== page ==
The recent feature film The Founder starred Michael Keaton as Ray Kroc, the American businessman who acquired the McDonald’s franchise and built it into the fast food empire we know today. Released in January, the movie is newly available on DVD and Blu-ray, as of earlier this month. But in terms of observing Kroc’s story, Mark Knopfler got there first.
In 2004, one of the most prominent songs on Knopfler’s fourth solo album Shangri-La was the upbeat and infectious ‘Boom, Like That.’ Released as a single, it became the second of only two songs by the former Dire Straits frontman to reach the UK top 40 (following ‘Darling Pretty’ in 1996), peaking at No. 34.
The song was inspired, just like the recent film, by the story of Kroc’s development and expansion of McDonald’s in the mid-1950s. Seeing the potential of the McDonald brothers’ small chain of burger restaurants, he acquired the business and franchised out the name to scores, and then hundreds, of outlets. The spectacular success of the chain made Kroc a millionaire.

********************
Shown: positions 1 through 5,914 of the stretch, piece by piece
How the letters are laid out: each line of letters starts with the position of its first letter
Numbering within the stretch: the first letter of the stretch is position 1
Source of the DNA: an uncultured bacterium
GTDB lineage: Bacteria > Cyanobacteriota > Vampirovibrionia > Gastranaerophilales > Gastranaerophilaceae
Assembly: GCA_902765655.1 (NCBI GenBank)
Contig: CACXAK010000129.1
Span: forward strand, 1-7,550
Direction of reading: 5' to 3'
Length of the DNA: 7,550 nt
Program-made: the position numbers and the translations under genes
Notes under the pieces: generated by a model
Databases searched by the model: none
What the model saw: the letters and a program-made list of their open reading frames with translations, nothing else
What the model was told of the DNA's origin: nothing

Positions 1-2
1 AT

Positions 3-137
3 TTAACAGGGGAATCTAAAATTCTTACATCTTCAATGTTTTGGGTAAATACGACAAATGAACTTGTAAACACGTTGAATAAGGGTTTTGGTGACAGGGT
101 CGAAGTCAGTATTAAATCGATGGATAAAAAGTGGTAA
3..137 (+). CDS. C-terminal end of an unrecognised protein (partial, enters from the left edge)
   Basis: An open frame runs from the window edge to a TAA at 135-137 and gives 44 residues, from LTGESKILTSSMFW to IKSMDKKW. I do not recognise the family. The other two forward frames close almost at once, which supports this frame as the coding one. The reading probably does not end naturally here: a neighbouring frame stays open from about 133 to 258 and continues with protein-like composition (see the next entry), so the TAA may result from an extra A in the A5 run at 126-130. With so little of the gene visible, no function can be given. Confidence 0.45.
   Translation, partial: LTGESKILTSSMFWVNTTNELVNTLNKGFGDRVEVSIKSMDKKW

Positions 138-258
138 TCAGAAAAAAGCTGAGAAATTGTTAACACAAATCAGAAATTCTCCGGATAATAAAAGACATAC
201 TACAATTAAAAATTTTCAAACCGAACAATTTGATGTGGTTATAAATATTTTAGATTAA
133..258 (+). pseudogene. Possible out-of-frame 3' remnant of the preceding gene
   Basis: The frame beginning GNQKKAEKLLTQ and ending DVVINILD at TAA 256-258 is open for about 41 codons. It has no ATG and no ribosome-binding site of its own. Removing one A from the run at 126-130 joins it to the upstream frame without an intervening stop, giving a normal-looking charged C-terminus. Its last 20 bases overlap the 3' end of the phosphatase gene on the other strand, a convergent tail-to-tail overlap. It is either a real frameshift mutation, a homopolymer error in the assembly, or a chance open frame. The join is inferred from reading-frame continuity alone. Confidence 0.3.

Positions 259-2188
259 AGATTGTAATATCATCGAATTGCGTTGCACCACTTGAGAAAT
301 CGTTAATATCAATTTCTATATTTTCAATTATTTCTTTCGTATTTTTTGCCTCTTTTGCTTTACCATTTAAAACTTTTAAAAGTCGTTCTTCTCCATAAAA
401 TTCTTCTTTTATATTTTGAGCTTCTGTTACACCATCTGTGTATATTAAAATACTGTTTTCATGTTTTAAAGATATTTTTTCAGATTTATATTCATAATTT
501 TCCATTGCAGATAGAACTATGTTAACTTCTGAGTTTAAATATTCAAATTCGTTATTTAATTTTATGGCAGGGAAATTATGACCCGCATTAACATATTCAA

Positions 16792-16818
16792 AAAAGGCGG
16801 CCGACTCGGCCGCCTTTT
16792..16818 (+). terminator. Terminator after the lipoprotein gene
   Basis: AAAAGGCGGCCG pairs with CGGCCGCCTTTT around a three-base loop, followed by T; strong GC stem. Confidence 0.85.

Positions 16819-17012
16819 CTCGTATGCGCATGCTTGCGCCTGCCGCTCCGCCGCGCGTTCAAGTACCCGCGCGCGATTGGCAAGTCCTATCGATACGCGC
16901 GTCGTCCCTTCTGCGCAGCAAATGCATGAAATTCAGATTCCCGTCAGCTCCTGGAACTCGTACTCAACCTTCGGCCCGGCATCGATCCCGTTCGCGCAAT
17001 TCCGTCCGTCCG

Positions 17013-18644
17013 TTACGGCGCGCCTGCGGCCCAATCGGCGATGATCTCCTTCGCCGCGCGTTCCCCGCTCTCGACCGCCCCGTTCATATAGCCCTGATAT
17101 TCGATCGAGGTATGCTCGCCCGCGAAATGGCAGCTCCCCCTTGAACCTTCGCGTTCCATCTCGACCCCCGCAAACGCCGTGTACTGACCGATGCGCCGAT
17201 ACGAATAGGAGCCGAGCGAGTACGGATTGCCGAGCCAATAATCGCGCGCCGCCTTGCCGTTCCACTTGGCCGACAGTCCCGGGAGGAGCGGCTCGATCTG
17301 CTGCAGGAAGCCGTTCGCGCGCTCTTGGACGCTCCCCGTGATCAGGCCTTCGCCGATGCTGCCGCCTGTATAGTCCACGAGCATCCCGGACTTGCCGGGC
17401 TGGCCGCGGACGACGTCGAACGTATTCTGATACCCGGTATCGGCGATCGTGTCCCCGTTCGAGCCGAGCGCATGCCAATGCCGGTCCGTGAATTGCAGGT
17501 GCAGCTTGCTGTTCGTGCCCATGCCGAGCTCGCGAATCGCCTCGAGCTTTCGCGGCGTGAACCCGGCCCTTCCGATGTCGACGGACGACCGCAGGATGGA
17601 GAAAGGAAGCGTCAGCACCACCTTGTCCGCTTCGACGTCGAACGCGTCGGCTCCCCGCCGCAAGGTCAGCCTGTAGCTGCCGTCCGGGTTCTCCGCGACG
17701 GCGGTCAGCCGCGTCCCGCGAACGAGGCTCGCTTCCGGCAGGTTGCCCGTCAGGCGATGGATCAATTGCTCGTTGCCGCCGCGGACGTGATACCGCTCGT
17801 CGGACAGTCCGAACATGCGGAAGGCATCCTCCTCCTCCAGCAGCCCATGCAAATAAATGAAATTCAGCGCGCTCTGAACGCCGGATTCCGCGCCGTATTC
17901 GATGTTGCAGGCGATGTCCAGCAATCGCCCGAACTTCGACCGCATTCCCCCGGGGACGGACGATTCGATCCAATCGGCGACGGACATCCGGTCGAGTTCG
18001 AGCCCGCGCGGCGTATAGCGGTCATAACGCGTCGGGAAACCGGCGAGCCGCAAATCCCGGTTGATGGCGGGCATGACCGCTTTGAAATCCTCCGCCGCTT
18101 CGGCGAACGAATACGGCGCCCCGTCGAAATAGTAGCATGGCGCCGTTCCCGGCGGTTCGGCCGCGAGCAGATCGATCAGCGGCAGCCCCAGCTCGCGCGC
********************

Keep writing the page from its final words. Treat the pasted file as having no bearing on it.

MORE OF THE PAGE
Speaking to this writer on the eve of the release of Shangri-La, Knopfler — always open to a broad range of lyrical inspiration — explained the motivation behind ‘Boom, Like That.’ “He was the guy who took McDonalds nationwide,” he said of Kroc. “The McDonald brothers were in one town and he took that whole thing and made it nationwide.
“In that song, it’s virtually all things that Kroc said himself. Then there’s figures like Colonel Parker who are shadowy in the background.” Parker was acknowledged, by Knopfler, along with the manager’s superstar client, Elvis Presley, in ‘Back To Tupelo,’ another track from Shangri-La.
“What interests me about the greed and the fame fixations is that there are still opposing views on the whole thing,” Knopfler continued. “Some music managers still have admiration for Parker, and if you read up about Ray Kroc you see there’s a lot of admiration for him.
“He created a model for American business, and property acquisition. They have a system that’s aped by people like Starbucks, I suppose.”